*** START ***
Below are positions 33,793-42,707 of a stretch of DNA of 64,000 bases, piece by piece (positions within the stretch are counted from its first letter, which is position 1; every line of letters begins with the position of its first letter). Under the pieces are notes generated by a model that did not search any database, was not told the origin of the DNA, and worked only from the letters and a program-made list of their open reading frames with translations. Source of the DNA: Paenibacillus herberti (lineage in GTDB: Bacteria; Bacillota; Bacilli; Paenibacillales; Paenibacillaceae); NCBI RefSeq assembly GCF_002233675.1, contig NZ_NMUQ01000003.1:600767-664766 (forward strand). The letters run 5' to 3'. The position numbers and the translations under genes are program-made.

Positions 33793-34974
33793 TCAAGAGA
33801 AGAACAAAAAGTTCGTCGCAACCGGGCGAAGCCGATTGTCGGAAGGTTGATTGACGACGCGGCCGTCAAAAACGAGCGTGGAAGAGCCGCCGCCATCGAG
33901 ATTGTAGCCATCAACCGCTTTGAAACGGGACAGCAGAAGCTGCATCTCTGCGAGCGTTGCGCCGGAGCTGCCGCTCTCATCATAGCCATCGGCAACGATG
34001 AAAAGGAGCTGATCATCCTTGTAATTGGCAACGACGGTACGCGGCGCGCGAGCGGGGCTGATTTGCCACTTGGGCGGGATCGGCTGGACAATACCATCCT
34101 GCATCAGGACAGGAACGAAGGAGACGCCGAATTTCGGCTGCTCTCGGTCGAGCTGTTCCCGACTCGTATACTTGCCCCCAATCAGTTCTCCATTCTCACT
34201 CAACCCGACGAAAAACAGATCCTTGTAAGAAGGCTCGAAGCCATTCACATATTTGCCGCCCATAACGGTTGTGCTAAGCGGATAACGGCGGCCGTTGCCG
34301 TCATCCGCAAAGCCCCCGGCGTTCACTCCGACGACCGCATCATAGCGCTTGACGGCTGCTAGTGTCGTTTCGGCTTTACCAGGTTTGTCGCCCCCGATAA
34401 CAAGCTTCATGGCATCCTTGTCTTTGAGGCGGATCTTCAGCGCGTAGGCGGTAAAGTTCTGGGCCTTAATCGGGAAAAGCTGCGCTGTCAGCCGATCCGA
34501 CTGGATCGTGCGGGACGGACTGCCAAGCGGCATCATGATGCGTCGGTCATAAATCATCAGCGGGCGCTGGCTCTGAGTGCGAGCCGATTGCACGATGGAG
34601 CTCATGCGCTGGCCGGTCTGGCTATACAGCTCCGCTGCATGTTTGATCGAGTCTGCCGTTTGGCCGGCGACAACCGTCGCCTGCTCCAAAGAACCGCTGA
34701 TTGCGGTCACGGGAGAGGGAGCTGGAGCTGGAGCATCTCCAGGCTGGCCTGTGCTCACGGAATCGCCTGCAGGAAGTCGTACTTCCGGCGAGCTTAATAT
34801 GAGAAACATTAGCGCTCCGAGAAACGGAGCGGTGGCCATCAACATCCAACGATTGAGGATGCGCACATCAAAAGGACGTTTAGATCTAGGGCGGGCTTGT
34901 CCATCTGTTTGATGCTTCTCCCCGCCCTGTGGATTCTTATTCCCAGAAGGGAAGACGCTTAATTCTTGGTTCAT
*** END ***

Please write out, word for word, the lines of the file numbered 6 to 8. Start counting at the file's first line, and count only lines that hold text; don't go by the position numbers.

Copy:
34001 AAAAGGAGCTGATCATCCTTGTAATTGGCAACGACGGTACGCGGCGCGCGAGCGGGGCTGATTTGCCACTTGGGCGGGATCGGCTGGACAATACCATCCT
34101 GCATCAGGACAGGAACGAAGGAGACGCCGAATTTCGGCTGCTCTCGGTCGAGCTGTTCCCGACTCGTATACTTGCCCCCAATCAGTTCTCCATTCTCACT
34201 CAACCCGACGAAAAACAGATCCTTGTAAGAAGGCTCGAAGCCATTCACATATTTGCCGCCCATAACGGTTGTGCTAAGCGGATAACGGCGGCCGTTGCCG